There is a LOT of change going on in the world of insurance coverage for gender-affirming care—and despite headlines, a lot of it is favorable to transgender and nonbinary people. That doesn’t mean it’s any less complicated!
Many people look at their health insurance card, see an insurance company listed, and assume that the company insures them. Not necessarily! For the millions of Americans who get their coverage through a workplace plan, if the employer is relatively small, the insurance company may indeed be acting as an insurer. But in most large-employer contexts, the company is simply administering the employer’s plan on the employer’s behalf. The first type of plan is generally regulated by the State, and the second by the federal government. And, of course, there are exceptions.
Also, many insurance companies offer a wide array of plans: Medicare, Medical Assistance (also known as MA, or Medicaid), large-group plans, individual/small-group plans, state or federal government employee plans, and more. Each type of plan is often subject to different rules, and to different regulators. What this means is that even though two people have health insurance cards with the same insurance company’s name and logo on them, each might have different experiences getting the same procedure covered.
Most insurance plans have some sort of basic document outlining their general approach to covering gender-affirming care, which is often tied more or less closely to the WPATH Standards of Care, version 8. NOTE: in September 2022, version 8 replaced the previous, seventh version. It may take time for plans to bring their policies into alignment with version 8, potentially creating a period of some confusion, including unwarranted denials, which our team is happy to review.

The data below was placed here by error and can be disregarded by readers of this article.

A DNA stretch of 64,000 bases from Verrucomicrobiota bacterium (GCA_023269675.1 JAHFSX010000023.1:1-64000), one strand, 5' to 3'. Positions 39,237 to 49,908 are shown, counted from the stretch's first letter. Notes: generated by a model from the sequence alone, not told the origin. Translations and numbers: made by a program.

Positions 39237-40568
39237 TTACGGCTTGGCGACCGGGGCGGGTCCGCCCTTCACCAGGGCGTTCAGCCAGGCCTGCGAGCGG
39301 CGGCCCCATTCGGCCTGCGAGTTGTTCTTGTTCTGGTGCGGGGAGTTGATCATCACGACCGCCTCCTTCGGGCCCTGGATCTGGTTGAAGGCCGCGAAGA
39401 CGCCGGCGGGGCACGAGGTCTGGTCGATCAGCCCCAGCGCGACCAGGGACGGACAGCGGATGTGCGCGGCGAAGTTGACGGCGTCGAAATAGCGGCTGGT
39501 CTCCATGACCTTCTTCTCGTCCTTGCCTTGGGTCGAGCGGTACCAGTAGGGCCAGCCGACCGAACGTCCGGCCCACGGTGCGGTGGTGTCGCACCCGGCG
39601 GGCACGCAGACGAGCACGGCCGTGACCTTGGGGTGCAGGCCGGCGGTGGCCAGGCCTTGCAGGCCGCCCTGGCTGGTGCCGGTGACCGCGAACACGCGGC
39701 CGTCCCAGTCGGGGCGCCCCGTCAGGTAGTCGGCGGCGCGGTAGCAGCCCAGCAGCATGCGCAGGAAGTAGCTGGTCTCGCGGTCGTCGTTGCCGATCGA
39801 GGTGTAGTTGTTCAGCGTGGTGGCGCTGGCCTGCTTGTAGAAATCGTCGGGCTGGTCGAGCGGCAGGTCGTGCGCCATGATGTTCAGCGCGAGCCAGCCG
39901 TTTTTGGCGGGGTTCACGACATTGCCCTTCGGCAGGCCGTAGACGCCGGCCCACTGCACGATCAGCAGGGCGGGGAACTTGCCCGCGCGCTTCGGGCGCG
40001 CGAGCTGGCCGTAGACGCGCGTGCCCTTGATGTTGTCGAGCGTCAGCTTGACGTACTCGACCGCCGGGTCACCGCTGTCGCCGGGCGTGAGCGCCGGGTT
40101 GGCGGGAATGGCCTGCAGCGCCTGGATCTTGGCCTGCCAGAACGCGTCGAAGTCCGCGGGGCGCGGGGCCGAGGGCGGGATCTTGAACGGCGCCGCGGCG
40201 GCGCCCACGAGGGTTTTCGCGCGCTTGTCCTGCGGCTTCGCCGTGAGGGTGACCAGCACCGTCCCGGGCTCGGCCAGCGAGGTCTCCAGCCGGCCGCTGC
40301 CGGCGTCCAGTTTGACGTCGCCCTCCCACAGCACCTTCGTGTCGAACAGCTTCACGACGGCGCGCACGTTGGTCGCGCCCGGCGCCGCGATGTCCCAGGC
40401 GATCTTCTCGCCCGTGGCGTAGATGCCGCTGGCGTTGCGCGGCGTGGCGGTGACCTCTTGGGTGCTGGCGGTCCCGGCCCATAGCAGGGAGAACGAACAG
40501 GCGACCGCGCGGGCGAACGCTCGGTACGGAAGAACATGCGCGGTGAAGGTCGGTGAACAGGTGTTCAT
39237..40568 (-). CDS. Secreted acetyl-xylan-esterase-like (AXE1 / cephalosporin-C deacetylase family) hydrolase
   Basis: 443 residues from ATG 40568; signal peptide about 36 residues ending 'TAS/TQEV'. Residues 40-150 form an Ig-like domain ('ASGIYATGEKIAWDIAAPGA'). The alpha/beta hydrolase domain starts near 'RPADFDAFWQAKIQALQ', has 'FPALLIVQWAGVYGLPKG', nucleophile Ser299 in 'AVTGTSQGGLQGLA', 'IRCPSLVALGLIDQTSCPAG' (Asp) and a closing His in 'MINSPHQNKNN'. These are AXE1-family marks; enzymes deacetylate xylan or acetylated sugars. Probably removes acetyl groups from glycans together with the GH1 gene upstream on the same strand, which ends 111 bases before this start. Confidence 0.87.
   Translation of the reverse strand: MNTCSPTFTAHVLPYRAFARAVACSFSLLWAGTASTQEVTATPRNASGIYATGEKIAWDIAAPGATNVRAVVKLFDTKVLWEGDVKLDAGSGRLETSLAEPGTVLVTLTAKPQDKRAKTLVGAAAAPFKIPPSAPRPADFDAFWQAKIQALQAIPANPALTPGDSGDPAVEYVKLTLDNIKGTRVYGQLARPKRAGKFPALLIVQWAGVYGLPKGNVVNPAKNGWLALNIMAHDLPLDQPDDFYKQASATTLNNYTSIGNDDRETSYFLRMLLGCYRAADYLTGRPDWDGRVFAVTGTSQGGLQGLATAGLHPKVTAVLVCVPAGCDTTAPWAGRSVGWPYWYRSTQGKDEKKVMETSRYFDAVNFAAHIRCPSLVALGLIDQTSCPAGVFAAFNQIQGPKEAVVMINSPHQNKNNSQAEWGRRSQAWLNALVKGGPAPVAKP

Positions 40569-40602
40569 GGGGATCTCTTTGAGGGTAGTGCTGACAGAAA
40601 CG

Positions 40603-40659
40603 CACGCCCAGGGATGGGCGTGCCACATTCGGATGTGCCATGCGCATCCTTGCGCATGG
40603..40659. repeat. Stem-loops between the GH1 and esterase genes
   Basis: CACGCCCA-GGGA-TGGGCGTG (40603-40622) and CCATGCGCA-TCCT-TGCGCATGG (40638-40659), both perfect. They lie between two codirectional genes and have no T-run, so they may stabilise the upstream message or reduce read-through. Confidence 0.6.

But sometimes those documents are superseded by other requirements, which may be more or less stringent than those of the insurance company itself. These superseding requirements might be ones set for government-regulated plans; ones set for government-provided plans like MA or Medicare; or be found in the Summary Plan Document provided to the insured individual. And there are still employer plans which claim to cover no gender-affirming care at all.
Examples of the basic coverage policies related to gender-affirming care for some of the major health insurance plans operating in Minnesota include:
NOTE: Medicare does not have a specific policy of this sort, but covers gender-affirming care it deems “reasonable and necessary.”
Finally, depending on the specific type of plan involved, paths toward getting coverage approved may lead one to a variety of destinations, including one’s employer, the Equal Employment Opportunity Commission; the Minnesota Departments of Commerce, Human Services, or Health; or the US Department of Health and Human Services.
For plans subject to regulation by the Minnesota Departments of Health or Commerce, the State issued guidance in 2021 continuing the existing ban on exclusions of gender-affirming care, and emphasizing the requirement to cover procedures related to secondary sex characteristics.
Confusing? Of course it is! If you have a question about insurance coverage for gender-affirming care, reach out to our Gender Care Access Project advocacy team at email@example.com and let’s sort it out.